One day, after reading another grim article about climate change, I had the idea that I should at least experiment with using cloth diapers for my 1-year-old. By my estimate of six diapers a day, we had already used 2,190 diapers and I hated to think of the nonbiodegradable diapers sitting in a landfill for hundreds of years. I wasn't familiar with all the arguments of the cloth-versus-disposable debate, but stuffing the earth with Isaac's dirty diapers didn't seem like a good idea.
I went to a nearby baby boutique and asked the saleswoman for cloth diapers. She gave me a package of six white dish towels. I thanked her and again asked for cloth diapers.
"These are cloth diapers," she said.
I looked at the package. It did say "cloth diapers," but this was not what I'd had in mind. One time at the playground I had seen a baby with a cloth diaper, and it didn't look like a dish towel. It looked like really thick underwear. It looked cozy and comfortable, even if it did give the baby a J-Lo butt.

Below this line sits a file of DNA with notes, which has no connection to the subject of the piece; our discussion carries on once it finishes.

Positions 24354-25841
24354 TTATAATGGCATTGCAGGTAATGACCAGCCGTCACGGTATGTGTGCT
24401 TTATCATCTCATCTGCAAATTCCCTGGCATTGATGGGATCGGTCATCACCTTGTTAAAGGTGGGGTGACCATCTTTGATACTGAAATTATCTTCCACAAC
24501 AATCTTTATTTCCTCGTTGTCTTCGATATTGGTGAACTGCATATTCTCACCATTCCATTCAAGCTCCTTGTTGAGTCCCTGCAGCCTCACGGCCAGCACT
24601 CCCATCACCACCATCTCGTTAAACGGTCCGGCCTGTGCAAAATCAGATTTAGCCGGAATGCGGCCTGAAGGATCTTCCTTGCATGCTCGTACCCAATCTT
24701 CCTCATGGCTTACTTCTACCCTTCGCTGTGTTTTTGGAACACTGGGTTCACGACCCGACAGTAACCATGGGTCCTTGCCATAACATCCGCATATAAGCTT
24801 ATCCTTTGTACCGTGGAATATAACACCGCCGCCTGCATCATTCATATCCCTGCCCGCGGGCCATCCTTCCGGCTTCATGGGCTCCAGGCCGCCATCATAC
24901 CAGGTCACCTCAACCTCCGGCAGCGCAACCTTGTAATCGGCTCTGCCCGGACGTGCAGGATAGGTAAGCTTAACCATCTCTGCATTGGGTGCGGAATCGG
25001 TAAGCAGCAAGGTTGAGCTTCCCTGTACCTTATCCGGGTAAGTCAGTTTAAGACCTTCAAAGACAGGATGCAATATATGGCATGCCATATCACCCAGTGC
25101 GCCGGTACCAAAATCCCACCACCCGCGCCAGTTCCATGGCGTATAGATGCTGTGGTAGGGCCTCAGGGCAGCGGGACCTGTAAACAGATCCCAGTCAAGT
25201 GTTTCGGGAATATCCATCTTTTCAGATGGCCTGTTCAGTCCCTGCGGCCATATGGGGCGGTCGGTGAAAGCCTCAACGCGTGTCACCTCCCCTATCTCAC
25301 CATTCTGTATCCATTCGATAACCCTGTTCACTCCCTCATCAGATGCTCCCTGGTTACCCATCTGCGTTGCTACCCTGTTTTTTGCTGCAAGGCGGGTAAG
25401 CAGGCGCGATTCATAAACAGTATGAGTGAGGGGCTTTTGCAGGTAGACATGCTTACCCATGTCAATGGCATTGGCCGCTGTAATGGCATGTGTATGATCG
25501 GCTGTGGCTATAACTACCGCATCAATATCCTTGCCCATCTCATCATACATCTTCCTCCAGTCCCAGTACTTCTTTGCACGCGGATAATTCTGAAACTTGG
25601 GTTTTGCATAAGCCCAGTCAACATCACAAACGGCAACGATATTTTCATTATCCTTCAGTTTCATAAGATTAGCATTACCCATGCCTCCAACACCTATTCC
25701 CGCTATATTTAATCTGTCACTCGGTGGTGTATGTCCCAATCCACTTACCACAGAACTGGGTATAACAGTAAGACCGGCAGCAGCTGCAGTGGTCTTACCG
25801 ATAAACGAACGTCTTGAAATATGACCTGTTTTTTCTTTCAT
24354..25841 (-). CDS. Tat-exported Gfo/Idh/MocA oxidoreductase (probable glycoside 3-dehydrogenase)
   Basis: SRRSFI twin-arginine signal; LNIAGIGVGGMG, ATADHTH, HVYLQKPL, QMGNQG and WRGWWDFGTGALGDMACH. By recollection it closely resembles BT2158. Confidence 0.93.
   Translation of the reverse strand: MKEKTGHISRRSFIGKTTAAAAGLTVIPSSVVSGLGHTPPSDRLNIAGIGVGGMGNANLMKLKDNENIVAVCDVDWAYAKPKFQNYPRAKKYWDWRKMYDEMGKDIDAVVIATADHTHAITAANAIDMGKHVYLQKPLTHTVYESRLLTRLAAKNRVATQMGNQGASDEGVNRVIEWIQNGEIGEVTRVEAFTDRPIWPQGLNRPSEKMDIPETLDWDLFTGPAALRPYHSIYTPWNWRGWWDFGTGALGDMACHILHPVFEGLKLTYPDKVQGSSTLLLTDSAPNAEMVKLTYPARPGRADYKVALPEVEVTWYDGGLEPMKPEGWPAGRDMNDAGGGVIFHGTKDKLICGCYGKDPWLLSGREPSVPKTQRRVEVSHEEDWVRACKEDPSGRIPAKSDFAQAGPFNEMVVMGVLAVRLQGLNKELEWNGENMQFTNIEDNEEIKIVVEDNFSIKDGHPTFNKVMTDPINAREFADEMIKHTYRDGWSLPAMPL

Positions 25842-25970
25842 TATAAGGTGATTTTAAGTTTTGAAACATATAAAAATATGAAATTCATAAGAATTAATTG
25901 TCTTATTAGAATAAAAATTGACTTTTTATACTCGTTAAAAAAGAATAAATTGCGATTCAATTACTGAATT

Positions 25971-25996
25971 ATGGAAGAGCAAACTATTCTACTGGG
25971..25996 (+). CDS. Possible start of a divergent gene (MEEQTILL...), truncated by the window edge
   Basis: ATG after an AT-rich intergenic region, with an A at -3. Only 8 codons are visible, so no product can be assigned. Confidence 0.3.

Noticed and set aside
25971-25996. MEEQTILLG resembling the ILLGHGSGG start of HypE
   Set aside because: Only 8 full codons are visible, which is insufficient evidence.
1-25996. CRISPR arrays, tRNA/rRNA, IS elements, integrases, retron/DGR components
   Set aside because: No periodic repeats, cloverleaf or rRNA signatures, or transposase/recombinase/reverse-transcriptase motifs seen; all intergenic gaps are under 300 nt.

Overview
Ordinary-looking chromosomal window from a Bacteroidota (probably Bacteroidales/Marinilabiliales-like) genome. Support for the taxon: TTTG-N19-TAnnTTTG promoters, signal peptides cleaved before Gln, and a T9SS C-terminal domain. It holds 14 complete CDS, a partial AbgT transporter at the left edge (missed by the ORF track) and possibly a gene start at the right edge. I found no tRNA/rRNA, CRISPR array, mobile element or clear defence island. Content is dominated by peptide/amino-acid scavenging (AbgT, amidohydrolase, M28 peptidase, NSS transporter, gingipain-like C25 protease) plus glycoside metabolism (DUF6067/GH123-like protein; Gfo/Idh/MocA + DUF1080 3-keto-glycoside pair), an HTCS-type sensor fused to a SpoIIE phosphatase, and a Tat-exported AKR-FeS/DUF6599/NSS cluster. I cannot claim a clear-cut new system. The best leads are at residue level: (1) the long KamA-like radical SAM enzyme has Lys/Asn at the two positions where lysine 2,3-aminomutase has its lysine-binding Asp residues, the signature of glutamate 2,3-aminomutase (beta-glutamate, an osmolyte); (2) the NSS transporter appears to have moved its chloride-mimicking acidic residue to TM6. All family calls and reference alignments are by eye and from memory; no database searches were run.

I asked the saleswoman how I was supposed to keep the cloth diapers on my son. She told me to buy safety pins, and I did.
I looked online for instructions on how to fold and pin the diapers and found The Diaper Hyena -- the self-proclaimed "definitive cloth diapering resource site." There were tons of different folds including the "Birdseye Flat Fold," the "Newspaper Fold," and the "Let's Do the Twist" fold.
The Birdseye Flat Fold looked easiest. I took out one of my six cloth diapers and practiced until my Birdseye looked just like the one on my computer screen. Then I approached Isaac with the cloth diaper and my box of pins.
I don't know what I was thinking.